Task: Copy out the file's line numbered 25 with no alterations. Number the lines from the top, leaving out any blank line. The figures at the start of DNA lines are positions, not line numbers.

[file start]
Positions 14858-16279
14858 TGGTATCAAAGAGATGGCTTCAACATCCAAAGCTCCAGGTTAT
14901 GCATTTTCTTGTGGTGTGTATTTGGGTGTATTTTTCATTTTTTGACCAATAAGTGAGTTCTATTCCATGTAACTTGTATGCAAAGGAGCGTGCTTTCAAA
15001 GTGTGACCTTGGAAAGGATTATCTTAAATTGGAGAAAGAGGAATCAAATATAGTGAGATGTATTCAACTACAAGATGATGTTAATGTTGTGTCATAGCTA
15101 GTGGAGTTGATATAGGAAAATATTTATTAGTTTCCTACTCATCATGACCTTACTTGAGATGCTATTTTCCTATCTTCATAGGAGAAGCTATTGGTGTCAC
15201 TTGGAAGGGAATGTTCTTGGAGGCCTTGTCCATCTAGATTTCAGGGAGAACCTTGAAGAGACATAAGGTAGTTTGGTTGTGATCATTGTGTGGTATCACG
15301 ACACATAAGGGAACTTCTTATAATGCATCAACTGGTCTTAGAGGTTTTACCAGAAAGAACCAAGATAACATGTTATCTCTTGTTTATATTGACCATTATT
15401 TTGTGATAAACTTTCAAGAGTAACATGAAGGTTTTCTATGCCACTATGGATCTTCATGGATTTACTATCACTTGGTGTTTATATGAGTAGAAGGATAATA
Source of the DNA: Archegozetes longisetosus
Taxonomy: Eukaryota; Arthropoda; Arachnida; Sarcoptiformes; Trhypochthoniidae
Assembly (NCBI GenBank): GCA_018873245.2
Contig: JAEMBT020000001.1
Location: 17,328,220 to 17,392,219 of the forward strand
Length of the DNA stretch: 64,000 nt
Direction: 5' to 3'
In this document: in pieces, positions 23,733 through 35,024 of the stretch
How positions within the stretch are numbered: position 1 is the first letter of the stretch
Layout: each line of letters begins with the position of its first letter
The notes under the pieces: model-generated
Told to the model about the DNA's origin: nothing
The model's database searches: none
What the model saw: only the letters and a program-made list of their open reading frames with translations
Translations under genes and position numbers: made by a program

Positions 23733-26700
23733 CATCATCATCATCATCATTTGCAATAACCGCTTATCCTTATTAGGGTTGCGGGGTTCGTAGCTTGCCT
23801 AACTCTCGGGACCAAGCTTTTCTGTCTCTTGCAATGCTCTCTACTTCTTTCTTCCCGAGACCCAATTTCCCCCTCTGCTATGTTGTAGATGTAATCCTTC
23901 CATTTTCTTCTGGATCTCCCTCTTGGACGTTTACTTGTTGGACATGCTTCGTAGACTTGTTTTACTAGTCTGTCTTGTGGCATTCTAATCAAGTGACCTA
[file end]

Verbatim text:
23733 CATCATCATCATCATCATTTGCAATAACCGCTTATCCTTATTAGGGTTGCGGGGTTCGTAGCTTGCCT